Click-In Ferroelectric Nanoparticles for Dielectric Energy Storage

Significance Statement

The impact of click-in nanoparticles portends revolutionary improvements in nanocomposite design. This is particularly important for dielectric capacitors applications, but contribute to strengthening a material for any function where there is extreme electrical or mechanical loading on the mesoscopic material. Failure in nanocomposites occurs at incoherent interfaces, with their many defects and dangling bonds that act as a concentrator for electric field gradient due to the discontinuous transition from ceramic to polymer. By bonding the ceramic directly into the polymer matrix, electrical continuity is enabled, reducing the local charge concentration in turn increasing the breakdown strength. From a manufacturing perspective, the use of monomer inks and dispersed nanoparticles allow the aforementioned high performance nanometric control to be used in roll-to-roll processing, enabling low production costs and low $/kWh storage cost. The methodology used in this work will be the basis for future dielectric nanocomposite design as we advance materials to greater energy densities, disrupting the current energy storage market.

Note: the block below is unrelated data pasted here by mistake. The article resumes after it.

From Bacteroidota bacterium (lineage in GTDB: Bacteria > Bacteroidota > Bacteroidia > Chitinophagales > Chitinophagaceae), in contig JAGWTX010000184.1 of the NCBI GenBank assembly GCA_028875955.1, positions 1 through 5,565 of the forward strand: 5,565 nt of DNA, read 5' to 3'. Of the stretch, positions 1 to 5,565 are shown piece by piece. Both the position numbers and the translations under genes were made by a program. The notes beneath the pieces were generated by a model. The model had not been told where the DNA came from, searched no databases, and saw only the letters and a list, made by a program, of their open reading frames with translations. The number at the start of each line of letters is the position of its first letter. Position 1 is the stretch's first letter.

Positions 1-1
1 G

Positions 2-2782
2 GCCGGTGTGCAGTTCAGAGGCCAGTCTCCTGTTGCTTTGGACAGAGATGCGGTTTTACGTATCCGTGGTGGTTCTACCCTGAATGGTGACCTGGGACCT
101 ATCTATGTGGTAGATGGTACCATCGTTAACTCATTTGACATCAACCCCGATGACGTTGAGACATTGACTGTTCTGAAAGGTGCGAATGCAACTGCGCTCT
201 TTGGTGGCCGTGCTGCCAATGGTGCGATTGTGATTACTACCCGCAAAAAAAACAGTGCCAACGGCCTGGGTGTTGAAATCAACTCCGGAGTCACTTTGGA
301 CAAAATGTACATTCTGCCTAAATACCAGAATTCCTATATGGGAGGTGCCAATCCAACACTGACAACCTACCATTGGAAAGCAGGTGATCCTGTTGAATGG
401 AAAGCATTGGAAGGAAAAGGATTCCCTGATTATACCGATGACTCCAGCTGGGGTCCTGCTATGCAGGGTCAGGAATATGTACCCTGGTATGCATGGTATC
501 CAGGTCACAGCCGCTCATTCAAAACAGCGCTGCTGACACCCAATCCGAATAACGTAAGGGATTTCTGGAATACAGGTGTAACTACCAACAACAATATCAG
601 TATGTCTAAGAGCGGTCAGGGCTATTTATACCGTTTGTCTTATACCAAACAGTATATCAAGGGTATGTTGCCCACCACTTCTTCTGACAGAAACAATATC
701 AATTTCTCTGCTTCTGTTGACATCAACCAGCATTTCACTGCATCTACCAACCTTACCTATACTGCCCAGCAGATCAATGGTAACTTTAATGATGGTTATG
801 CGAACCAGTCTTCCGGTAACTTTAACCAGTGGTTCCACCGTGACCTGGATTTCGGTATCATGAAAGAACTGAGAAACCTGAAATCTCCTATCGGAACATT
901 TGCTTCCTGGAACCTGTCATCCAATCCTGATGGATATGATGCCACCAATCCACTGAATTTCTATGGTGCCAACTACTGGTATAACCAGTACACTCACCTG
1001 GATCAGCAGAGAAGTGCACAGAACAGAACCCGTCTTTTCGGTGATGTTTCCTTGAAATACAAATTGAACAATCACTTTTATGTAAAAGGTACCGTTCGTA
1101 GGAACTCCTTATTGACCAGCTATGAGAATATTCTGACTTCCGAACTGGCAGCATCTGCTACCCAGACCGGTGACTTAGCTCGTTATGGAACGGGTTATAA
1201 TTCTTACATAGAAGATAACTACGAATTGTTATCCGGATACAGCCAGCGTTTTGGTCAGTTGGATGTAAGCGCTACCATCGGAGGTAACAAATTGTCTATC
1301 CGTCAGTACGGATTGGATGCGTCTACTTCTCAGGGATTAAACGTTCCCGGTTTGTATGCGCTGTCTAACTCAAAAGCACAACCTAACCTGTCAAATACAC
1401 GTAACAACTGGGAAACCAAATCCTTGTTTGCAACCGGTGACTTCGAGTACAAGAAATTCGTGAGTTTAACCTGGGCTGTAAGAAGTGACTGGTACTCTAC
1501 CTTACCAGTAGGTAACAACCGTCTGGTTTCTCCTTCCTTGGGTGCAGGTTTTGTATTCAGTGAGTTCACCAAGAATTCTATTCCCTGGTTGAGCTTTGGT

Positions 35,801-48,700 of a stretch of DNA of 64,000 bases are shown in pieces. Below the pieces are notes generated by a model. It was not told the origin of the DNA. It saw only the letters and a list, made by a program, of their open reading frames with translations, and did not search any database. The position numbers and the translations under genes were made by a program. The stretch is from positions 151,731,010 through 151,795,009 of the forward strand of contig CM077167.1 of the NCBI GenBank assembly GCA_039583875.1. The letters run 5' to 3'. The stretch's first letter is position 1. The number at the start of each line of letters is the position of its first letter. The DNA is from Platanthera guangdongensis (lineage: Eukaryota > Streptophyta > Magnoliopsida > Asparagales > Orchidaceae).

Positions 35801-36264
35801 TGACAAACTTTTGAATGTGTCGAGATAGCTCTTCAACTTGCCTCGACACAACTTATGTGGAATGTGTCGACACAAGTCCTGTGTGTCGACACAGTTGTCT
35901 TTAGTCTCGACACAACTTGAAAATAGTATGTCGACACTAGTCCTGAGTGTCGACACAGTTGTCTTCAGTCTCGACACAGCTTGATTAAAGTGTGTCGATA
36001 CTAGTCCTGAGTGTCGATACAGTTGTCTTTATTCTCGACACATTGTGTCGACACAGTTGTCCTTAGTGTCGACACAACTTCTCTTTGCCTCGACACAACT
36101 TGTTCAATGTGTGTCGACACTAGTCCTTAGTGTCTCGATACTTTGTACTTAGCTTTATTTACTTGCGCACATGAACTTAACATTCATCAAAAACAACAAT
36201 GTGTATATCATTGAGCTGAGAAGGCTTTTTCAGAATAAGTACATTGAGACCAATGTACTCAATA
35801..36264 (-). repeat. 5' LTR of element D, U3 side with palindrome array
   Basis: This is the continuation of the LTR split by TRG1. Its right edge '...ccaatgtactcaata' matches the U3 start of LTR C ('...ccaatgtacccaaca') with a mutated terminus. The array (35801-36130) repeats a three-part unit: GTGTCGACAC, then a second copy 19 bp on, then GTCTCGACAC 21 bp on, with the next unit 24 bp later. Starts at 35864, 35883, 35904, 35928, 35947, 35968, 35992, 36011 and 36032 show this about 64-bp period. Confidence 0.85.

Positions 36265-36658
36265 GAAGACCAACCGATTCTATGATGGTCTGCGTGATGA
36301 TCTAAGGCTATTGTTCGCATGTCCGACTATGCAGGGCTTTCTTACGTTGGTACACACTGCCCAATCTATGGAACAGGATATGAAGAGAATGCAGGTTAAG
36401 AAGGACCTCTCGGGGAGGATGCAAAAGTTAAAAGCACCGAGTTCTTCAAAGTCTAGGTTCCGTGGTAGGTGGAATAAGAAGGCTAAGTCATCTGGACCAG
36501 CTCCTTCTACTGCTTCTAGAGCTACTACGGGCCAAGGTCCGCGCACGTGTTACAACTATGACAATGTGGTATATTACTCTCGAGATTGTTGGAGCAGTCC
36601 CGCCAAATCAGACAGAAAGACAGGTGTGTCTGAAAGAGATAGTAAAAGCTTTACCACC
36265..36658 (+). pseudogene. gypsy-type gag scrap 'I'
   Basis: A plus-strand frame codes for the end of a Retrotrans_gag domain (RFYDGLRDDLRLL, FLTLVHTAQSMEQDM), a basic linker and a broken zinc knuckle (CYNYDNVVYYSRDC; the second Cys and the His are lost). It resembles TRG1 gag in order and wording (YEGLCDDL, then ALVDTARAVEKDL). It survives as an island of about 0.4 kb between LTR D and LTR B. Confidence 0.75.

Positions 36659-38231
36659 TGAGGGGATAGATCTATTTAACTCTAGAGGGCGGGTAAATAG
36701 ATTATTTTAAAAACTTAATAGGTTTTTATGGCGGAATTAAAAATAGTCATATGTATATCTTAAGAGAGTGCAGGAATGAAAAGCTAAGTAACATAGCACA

Click-In Ferroelectric Nanoparticles for Dielectric Energy Storage copy. Advances In Engineering

 

Journal Reference

ACS Appl. Mater. Interfaces, 2015, 7 (32), pp 17819–17825

Brian C. Riggs*, Ravinder Elupula, Caroline Rehm, Shiva Adireddy, Scott M. Grayson, , Douglas B. Chrisey*

Tulane University, 6232 St. Charles Ave, New Orleans, Louisiana 70118, United States.

 

Abstract 

Polymer–ceramic nanocomposites have been thoroughly investigated previously for high energy storage devices. However, the increase in performance of these nanocomposites has proven to be significantly lower than predicted values. Through surface functionalization of high dielectric constant nanoparticles (NP), the flaws that reduce composite performance can be eliminated to form high energy density composite materials. Functionalization methods utilize high throughput printing and curing techniques (i.e., inkjet printing and xenon flash lamp curing) that are crucial for rapid adoption into industrial production. (Ba,Ca) (Zr,Ti)O3NPs (50 nm) are synthesized through the solvothermal method and functionalized with alkene terminated methoxysilanes. A thiol−ene monomer ink system, PTD3 [pentaerythritol tetrakis (3-mercaptopropionate) (PEMP, P), 1,3-Diisopropenylbenzene (DPB, D), 2,4,6-Triallyloxy-1,3,5-triazine (TOTZ, T)], is used as a high breakdown polymer matrix. Neat polymer, alkene terminated NP–polymer composites, and hydrophilic, TBAOH functionalized NP–polymer composites were spin coated onto both copper laminated glass slides and printed onto copper substrates in 1 cm2 patterns for testing. Alkene functionalized NPs increased the breakdown strength by ∼38% compared to the nonfunctionalized NPs. Functionalized NPs increased both the breakdown strength and dielectric constant compared to the neat polymer, increasing the energy density nearly 3-fold from 13.3 to 36.1 J·cm–3.

Copyright © 2015 American Chemical Society

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